This isn’t David France’s first pandemic. In 2012, he turned years of firsthand reporting on AIDS activism in the 1980s into the Oscar-nominated documentary How to Survive a Plague. A decade later, he’s back with a sequel of sorts, the COVID documentary How to Survive a Pandemic, which debuts on HBO March 29. France saw the parallels between the two pandemics early on and contacted camera crews around the world to get a sense of the growing catastrophe when it was impossible for him to travel.
The earliest COVID documentaries focused on the crisis itself, but France begins his with the announcement of the successful vaccine trials—a moment of triumph that we already know portends a different kind of crisis altogether. The movie’s first half focuses on the race to develop the vaccine, featuring many scientists who cut their teeth on HIV research. (Anthony Fauci looms large in both movies, but now France knows him well enough to conduct their interview over a glass of wine.) Midway through, an ominous “Part II” caption appears on screen, the transition to when the issue is not whether the vaccine exists but whom it’s available to, and the people who won’t take it even though they can. The movie briefly acknowledges both vaccine hesitancy and more militant anti-vax sentiment in the United States, but its real focus in the second half is on the rest of the world, especially countries outside Europe and North America, where vaccines have been prohibitively priced or simply impossible to obtain. It’s a sobering reminder, even as the U.S. rushes to get back to pre-pandemic normal, how far we’ve let others fall behind and how impossible it is to separate our fates from theirs. Our conversation has been edited and condensed for clarity.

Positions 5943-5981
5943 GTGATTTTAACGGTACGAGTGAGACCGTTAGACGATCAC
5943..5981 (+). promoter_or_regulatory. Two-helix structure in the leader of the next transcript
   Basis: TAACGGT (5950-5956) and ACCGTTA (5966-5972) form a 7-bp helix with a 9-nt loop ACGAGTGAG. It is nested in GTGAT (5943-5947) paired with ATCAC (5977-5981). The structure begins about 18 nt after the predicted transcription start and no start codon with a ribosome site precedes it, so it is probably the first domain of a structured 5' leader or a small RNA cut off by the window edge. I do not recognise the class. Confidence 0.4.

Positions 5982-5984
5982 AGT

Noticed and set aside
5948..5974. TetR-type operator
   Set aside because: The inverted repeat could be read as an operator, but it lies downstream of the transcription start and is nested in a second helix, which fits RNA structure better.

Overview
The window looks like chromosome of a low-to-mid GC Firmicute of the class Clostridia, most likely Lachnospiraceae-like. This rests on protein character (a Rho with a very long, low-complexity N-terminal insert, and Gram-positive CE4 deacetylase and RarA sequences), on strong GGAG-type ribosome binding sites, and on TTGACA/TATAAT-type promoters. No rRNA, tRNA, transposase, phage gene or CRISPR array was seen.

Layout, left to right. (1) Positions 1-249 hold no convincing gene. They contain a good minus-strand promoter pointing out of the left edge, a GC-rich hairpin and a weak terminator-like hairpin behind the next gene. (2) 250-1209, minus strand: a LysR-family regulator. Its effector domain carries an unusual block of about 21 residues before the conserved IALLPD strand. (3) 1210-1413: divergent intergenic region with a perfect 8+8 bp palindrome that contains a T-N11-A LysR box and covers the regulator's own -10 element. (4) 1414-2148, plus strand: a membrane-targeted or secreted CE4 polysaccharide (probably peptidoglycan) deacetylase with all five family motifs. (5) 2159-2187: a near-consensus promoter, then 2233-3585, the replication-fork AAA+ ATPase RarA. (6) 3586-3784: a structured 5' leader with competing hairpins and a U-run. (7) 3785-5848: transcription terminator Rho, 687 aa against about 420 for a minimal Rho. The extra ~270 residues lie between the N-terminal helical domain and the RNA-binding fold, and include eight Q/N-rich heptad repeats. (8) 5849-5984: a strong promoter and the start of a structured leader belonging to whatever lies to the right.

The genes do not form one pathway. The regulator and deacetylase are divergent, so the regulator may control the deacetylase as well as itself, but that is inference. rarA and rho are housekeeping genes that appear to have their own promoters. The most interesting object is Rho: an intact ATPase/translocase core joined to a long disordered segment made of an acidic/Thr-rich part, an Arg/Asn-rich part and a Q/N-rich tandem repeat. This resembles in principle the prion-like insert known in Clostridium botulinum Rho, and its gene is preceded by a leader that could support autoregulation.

Sam Adams: The title of How to Survive a Pandemic obviously sets up a comparison with How to Survive a Plague, your documentary about the AIDS crisis. When did you start seeing parallels between the two?
David France: Well, I immediately thought of it as being the next pandemic. So many of the people I know are still so injured from the previous one, and I recognize that my people, the survivors of the AIDS pandemic, were having special difficulties in coping with lockdown and this whole idea that once again we’re facing the prospect of death. One of the things that launched this project was knowing that so many of the scientists working on COVID were also from that previous pandemic, and I knew many of those researchers from my journalism around HIV/AIDS. So I thought of it as a kind of a bringing back together of the band in a way that might reflect the knowledge learned over the last 40 years and might be connected in ways that would be interesting to discover.
The first thing I did after finishing Pandemic was go back and rewatch Plague, which starts by informing us that it’s year six of the AIDS crisis and there are still no drugs to treat the disease. That’s a huge difference from what happened with COVID.